Clinical-stage company Emyria (ASX:EMD) has announced a collaboration with a leading multidisciplinary, psychiatrist-led clinical service specialising in complex trauma treatment, The Pax Centre (PAX).
Emyria said the collaboration aims to develop a scalable care program for the safe provision of MDMA-assisted therapy for patients with treatment-resistant PTSD.
PAX will provide specialist psychiatrists, trained therapists, and facilities. Emyria will manage the clinical trial design, real-world data generation, data monitoring and MDMA supply following the recent securing of patient-ready MDMA.
The care program will commence as an ethics-approved clinical trial, with Emyria as Sponsor, until PAX psychiatrists have obtained authorised prescriber status and a cost model has been developed.
The care program could support other specialist groups under licence.
Emyria said MDMA-assisted therapy has shown promising results for patients with PTSD but its use has been limited to research settings due to the extensive preparations required, including therapist training, clinical protocol design, facility preparation, data monitoring, and drug supply coordination.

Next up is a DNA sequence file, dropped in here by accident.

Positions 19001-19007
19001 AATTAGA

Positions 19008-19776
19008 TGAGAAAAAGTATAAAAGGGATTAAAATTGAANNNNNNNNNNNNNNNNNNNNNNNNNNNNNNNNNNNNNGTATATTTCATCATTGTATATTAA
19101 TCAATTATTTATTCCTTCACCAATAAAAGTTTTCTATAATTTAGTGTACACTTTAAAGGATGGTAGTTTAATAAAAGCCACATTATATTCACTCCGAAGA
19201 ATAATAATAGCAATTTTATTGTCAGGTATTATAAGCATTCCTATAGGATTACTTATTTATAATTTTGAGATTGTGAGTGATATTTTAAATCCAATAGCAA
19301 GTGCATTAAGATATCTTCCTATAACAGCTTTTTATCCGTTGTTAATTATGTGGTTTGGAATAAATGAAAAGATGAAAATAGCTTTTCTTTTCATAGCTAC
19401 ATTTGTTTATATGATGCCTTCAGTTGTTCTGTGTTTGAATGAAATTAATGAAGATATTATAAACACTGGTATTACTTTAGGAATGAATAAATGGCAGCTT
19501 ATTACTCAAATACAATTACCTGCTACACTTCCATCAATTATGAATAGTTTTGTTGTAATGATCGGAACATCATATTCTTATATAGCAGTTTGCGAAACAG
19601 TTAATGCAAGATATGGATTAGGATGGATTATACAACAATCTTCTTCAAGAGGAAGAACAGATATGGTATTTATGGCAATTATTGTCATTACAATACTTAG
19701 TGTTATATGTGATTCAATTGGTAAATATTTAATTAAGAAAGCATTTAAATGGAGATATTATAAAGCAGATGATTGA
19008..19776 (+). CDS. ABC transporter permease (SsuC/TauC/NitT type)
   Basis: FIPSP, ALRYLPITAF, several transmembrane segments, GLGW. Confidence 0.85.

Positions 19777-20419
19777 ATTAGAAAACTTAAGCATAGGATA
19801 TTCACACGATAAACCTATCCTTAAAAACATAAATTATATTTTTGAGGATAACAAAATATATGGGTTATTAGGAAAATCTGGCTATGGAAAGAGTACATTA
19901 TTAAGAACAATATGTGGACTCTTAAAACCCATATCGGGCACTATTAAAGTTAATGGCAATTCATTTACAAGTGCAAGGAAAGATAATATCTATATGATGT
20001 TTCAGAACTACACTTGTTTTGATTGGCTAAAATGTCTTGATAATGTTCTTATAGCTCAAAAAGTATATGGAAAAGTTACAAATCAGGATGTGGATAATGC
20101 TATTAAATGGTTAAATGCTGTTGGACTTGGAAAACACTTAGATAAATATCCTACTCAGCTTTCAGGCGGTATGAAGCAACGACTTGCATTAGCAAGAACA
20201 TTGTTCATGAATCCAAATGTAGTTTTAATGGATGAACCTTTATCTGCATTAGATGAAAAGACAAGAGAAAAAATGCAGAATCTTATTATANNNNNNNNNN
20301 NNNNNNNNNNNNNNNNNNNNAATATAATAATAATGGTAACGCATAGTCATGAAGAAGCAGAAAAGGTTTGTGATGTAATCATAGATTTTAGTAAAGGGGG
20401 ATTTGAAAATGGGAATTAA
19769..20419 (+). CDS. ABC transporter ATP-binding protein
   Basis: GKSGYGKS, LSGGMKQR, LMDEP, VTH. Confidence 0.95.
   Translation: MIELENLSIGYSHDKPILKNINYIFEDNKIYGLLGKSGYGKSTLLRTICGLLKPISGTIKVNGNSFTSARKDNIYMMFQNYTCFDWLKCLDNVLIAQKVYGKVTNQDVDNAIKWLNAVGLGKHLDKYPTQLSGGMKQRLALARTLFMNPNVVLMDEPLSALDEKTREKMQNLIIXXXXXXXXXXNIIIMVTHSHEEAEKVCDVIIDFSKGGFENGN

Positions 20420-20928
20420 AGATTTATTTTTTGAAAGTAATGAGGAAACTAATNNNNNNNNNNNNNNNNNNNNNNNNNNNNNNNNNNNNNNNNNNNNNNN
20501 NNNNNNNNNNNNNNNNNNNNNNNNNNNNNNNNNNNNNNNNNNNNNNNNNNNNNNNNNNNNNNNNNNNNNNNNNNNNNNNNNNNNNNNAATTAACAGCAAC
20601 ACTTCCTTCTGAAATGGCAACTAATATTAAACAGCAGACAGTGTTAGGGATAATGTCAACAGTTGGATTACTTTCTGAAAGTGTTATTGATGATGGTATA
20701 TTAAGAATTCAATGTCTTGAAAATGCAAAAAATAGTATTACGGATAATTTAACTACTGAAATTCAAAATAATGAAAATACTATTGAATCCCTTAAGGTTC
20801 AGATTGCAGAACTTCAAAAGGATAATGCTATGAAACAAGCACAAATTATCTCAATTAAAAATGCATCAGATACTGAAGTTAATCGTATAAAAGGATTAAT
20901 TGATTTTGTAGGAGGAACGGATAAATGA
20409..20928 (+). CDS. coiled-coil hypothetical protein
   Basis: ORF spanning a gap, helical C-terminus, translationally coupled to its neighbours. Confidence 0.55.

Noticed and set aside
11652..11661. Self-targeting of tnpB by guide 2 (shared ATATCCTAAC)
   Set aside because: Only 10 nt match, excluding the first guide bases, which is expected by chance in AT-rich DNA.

The company said the collaboration with PAX is part of its longer-term goal to establish a network of trained therapists and psychiatrists to provide MDMA-assisted therapy.
From 1 July 2023, the TGA’s authorised prescriber program will allow patient access to MDMA-assisted therapy as a Schedule 8 controlled medicine.
However, as stated by the Royal Australian and New Zealand College of Psychiatrists, “prescribing psychiatrists must demonstrate adequate training, evidence-based treatment protocols, patient selection, and monitoring to be approved to prescribe this therapy. Ongoing psychotherapeutic support is also essential for this treatment model.”
Emyria said its partnership with PAX aims to directly address these challenges by developing a scalable care program for MDMA-assisted therapy that can be safely and cost-effectively administered to patients with PTSD through community psychiatry groups.